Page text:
Wall Street dealers added $1.8 billion of speculative-grade U.S. home-loan securities to their inventories yesterday as the Netherlands sold bonds to five banks led by Bank of America Corp. (BAC) and Goldman Sachs Group Inc. (GS)
Trading data that includes the $5.1 billion auction by the Dutch government shows customers sold $5.5 billion of the debt to dealers, which in turn placed $3.7 billion with customers, according to Trace, the transaction reporting system of the Financial Industry Regulatory Authority. Bank of America won $1.9 billion in the Dutch sale, with Goldman Sachs getting $1.3 billion, according to a government statement.
The auction of mortgage securities acquired in the Dutch rescue of ING Groep NV (INGA) during the financial crisis came a day after banks avoided their worst fears of the Volcker rule, with regulators approving a final version of the speculative-trading ban crafted to leave intact market-making operations that can also create losses for dealers. Some firms may seek to use the business or hedging permitted under the regulation to disguise trading not meant to help clients or reduce risks, according to Commodity Futures Trading Commissioner Bart Chilton.
“Of course they are going to find loopholes,” he said in a Dec. 10 Bloomberg Television interview. “They’ve got a year and half before this thing is even implemented. They are going to be looking at these gray areas with a fine-toothed comb.”
Chilton said the rule, approved by five U.S. agencies, was “rigorous and strong” and designed to prevent another trading debacle like the $6.2 billion loss by JPMorgan Chase & Co.’s London Whale last year. Changes in the final wording broadened exemptions for banks’ market-making desks, which generate more than $40 billion a year in revenue.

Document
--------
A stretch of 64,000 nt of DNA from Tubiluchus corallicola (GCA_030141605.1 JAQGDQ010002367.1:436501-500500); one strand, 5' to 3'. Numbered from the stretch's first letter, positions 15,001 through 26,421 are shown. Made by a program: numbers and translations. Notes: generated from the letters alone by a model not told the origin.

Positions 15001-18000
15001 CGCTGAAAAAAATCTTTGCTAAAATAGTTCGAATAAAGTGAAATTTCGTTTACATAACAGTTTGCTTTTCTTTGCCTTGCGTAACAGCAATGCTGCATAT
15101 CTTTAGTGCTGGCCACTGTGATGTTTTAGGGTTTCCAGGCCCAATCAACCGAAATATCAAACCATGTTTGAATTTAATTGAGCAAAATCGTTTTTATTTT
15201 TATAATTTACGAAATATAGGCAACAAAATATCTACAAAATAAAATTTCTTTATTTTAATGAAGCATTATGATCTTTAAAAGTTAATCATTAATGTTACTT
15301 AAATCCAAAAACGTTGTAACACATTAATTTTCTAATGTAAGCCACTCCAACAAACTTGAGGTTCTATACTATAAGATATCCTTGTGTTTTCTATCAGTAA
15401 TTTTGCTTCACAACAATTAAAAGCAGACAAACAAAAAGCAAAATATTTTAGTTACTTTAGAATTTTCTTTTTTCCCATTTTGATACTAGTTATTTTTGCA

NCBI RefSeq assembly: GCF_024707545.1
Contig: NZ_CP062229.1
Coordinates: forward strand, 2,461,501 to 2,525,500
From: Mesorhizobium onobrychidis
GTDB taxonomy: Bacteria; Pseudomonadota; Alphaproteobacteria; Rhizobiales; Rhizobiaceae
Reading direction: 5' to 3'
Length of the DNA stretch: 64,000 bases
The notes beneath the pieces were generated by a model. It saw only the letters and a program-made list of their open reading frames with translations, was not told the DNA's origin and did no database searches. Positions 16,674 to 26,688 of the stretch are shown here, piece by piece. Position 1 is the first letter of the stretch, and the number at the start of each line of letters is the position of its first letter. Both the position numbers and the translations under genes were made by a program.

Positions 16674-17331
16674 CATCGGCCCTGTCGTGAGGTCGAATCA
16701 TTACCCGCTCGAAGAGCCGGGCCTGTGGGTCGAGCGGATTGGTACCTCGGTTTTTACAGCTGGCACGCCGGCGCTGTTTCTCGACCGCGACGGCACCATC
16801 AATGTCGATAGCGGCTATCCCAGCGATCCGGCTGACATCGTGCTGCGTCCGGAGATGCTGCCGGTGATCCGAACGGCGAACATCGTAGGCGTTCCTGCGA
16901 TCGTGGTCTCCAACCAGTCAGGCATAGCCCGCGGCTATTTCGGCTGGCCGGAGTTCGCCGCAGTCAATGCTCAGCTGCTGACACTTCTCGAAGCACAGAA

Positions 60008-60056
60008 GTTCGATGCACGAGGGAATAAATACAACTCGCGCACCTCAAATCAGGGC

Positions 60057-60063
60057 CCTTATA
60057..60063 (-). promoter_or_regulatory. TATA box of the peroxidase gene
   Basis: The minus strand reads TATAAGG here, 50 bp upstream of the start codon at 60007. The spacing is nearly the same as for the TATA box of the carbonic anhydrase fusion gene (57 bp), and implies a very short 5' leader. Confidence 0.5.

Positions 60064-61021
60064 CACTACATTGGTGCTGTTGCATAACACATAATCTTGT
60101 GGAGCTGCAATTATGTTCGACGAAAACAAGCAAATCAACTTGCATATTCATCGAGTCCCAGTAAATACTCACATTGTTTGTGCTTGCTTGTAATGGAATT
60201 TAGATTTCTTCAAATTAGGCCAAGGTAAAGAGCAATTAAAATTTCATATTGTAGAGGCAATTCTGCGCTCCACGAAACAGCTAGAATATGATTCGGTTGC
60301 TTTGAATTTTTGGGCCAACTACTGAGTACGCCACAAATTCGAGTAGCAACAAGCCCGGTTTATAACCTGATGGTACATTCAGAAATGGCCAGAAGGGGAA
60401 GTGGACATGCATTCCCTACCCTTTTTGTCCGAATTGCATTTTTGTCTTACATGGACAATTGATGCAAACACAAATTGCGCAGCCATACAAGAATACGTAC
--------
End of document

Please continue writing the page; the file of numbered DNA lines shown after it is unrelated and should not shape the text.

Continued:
Market-making, or principal trading, is the business of using a firm’s capital to buy and sell securities to and from customers while profiting on the spread and movement in prices. Proprietary trading involves banks placing speculative bets with their own capital. The Volcker rule, based on suggestions by former Federal Reserve Chairman Paul Volcker, seeks to stop banks with federally insured deposits from making such trades that could threaten their stability.
Even after record losses on U.S. mortgage bonds without government backing in 2007 and 2008 that helped create the Dodd-Frank legislation behind the Volcker rule, Wall Street traders have at times taken risks in the market.
Bank of America and Goldman Sachs were among banks that in 2009 increased the amount of the securities in their trading books after the U.S. announced a public-private investment program meant to purge toxic assets from lender balance sheets, according to regulatory data.
Last year, Goldman retained almost all of the $6.2 billion of non-agency mortgage bonds sold during a February auction by the Federal Reserve Bank of New York of assets acquired during crisis rescues, Trace data at the time showed. While the information usually indicates changes in size of inventories, trading after regular business hours may not be reflected.
The 21 primary dealers required to bid at Treasury auctions held $15.1 billion of non-agency home-loan bonds as of the week ended Nov. 27, the latest Fed data show. That compares with as much as $17.2 billion in July and as little as $11.9 billion in June since the information began being released in April.
Returns in the $800 billion market for non-agency mortgage bonds this year are beating fixed-income investments from corporate junk bonds to the euro area’s highest-yielding sovereign notes as America’s housing recovery bolsters the debt. The notes gained 9.6 percent in the first 11 months of 2013, according to Amherst Securities Group LP, amid losses among bonds with the least default risks caused by concern that the Fed will curb its $85 billion in monthly bond buying.
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